#== Creating MBean of type Server
    #== Origin: /[1]/Domain[1]/Server[1]

    The origin comment indicates the location in the document expressed as an XPath expression. The numbers in brackets are the indices of the element since in some cases there can be several of a particular type.

    Once the output is generated, you can use that file as input into the weblogic.Admin interpreter in batch mode. The documentation for conf2admin describes how to configure it to generate commands for stand-alone interpretation of script commands. The default is to generate commands to be used in batch mode of weblogic.Admin.

    In this article I looked at the scripting languages that are available for BEA WebLogic Server and how you can use code generation to enable quick creation of management scripts. While seemingly powerful, there are some limitations to using XSLT to generate code. It does not include a friendly interface for looping to reprocess parts; instead, you must recursively call a template until you are finished processing. There is also no real concept of flow control within a template.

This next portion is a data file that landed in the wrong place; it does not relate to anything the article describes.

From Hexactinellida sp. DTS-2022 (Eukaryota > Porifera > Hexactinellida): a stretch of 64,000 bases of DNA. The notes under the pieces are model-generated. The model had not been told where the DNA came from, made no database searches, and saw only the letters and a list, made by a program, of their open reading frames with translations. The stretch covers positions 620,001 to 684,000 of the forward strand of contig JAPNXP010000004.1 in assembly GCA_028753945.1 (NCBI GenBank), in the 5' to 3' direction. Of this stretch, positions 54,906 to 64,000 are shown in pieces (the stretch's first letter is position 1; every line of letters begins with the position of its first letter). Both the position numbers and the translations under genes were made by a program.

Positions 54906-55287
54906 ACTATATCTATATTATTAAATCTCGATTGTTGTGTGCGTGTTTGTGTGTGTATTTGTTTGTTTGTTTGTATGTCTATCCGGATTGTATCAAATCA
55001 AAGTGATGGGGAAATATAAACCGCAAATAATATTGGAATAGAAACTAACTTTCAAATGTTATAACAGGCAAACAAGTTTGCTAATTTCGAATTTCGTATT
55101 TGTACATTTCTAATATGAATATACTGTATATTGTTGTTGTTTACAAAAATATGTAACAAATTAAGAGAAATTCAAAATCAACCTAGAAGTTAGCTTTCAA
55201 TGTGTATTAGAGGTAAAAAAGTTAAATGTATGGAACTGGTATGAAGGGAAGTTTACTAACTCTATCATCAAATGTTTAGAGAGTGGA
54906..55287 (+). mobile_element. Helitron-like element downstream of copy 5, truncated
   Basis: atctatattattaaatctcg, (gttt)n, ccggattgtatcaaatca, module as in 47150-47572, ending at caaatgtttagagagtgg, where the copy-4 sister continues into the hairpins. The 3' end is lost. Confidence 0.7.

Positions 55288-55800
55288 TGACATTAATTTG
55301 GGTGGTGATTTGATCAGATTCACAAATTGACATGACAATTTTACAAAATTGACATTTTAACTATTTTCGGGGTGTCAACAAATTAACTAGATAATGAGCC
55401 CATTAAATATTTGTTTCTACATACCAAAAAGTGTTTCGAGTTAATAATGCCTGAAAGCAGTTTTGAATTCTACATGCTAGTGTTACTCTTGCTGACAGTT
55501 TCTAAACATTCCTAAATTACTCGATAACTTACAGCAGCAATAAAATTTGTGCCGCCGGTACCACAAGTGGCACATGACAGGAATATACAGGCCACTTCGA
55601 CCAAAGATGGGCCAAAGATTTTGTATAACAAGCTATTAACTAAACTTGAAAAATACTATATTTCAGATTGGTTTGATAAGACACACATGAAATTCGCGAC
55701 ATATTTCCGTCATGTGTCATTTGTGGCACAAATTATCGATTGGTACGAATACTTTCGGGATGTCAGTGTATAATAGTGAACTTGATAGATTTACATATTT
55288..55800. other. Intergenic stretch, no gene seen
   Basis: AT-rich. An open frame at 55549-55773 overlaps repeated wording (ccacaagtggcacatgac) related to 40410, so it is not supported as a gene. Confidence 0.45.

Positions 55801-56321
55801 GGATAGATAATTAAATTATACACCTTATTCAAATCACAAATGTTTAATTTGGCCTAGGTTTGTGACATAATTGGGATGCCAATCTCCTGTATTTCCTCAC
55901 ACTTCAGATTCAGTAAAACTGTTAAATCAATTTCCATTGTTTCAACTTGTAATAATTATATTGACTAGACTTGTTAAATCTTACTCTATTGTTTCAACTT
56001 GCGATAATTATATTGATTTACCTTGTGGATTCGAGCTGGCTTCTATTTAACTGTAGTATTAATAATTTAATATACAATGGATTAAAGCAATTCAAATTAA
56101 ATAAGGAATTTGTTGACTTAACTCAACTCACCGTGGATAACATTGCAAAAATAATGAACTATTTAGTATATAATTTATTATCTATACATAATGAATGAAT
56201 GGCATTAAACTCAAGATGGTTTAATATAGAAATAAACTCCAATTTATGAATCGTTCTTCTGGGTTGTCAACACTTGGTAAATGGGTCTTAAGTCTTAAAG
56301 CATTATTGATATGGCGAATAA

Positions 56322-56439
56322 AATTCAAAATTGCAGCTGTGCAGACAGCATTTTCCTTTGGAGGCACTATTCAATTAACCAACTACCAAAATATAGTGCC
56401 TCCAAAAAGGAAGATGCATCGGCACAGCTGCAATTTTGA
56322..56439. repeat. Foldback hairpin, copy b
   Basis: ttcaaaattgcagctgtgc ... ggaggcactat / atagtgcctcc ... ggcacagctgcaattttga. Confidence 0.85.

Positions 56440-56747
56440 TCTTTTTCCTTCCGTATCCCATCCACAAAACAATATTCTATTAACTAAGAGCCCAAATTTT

The following links may provide you with more details about the technologies and concepts discussed here.

  • conf2admin on dev2dev: http://dev2dev.bea.com/resourcelibrary/utilitiestools/adminmgmt.jsp
  • WLShell: www.wlshell.com
  • WebLogic Admin: http://e-docs.bea.com/wls/docs81/admin_ref/cli.html
  • WebLogic Server Ant tasks: http://edocs.bea.com/wls/docs81/admin_ref/ant_tasks.html
  • XML 1.0 (Second Edition): www.w3.org/TR/REC-xml
  • XPath 1.0: www.w3.org/TR/xpath
  • XSLT 1.0: www.w3.org/TR/xslt
  • More Stories By Mike Jasnowski

    Mike Jasnowski is a senior software engineer on the BEA WebLogic Server Administration Console team. He has been involved in development for almost 20 years and in many industries. Mike is a contributing author to several books and author of JMX Programming (Wiley)